Both were beaten, tortured and raped. Christopher died first, shot three times. His burned body was found on railroad tracks near Chipman Street the afternoon of Jan. 7. Two long days later, Channon’s battered body was found in the Chipman Street house. She’d been hog-tied, wrapped in garbage bags and left to die stuffed in a trash can.
The anguish never leaves Gary Christian’s voice when he remembers being told his daughter was murdered.
“That was my baby,” he says.
Officers were still talking that January Tuesday when he walked out of their parking lot command center. He got to the lot’s far edge, away from anyone, and looked toward heaven.
He screamed at God. Then he turned from him.
“I told him I am done with you. I don’t want you in my life. I don’t need you in my life, and I don’t trust you with anything.”
It was a dramatic turn, a first step into his hell on earth. Saved at age 8 at a Baptist church in Henderson, Texas, Christian had grown up in church. If the doors were open, he was there. He went on mission trips, played drums in a Christian band and witnessed for Christ. “I loved the Lord,” he says emphatically.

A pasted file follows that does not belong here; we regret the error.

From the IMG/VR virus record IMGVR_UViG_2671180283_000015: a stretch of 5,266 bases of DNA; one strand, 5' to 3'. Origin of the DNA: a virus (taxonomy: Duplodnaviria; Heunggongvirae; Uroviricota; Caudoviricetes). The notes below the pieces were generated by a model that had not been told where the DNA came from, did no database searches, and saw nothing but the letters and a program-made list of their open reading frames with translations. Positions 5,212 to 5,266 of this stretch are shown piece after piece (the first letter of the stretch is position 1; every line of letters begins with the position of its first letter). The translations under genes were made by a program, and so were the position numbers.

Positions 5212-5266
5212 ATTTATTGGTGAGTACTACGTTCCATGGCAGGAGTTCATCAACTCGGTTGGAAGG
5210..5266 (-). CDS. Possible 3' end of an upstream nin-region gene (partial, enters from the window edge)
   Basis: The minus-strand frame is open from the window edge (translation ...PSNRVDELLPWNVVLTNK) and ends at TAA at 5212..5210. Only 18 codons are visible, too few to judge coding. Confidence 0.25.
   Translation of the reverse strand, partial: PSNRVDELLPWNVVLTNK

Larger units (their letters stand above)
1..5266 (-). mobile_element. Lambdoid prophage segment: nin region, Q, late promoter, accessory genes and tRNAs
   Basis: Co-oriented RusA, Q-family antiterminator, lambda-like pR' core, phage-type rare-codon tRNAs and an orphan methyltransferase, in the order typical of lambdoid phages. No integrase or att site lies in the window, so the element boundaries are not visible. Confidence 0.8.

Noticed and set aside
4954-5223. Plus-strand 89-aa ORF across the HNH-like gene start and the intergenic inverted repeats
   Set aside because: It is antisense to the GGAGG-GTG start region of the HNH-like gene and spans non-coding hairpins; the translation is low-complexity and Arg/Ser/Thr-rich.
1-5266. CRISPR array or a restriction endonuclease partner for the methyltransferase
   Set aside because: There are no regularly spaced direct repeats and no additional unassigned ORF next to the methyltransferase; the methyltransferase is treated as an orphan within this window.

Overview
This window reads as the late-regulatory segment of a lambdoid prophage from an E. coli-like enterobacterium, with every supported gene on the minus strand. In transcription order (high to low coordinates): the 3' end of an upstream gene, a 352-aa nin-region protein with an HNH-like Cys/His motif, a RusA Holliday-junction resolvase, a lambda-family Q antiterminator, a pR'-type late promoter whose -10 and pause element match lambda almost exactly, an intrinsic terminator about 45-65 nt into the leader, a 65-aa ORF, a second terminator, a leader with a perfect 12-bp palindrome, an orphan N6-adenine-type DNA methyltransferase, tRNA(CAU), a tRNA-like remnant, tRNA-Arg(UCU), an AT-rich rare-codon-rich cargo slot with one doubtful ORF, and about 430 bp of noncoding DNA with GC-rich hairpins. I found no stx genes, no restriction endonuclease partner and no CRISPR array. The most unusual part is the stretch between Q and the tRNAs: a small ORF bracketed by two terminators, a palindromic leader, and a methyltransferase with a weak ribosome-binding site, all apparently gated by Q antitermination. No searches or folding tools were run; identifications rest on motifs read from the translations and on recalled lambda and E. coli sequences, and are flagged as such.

Then, as a parent, every morning, he prayed. In every prayer, he asked God to watch over Channon and her older brother Chase.
Then God failed him.
“All I asked him to do for my kids was to protect them. And he didn’t.”
Five people were charged with the crimes. Three — Lemaricus Davidson, Letalvis Cobbins and George Thomas — were convicted in state court for the murders and rapes.
Davidson was sentenced to death; Cobbins and Thomas got life sentences. Cobbins’ girlfriend, Vanessa Coleman, was convicted as an accessory and is serving a 35-year sentence.
Knox County Criminal Court Judge Richard Baumgartner presided over the 2009 trials. But in 2011 Baumgartner pleaded guilty to official misconduct for buying pain pills from a felon on probation in his court and resigned from office.
When it was discovered Baumgartner sometimes held court while high, some high-profile defendants in cases he’d presided over got new trials. Thomas and Coleman were among them. Each was convicted again.
A fourth man, Eric Boyd, was convicted in 2008 in federal court of harboring Davidson after the crimes. He’s serving an 18-year prison term. Now Boyd also faces state charges in the murders. This March a Knox County grand returned a 36-count presentment against him; its charges include murder, kidnapping, rape and robbery.
What happened to Channon Christian and Christopher Newsom struck a deep chord in East Tennessee and beyond. The trials were streamed live on the internet; people around the world watched.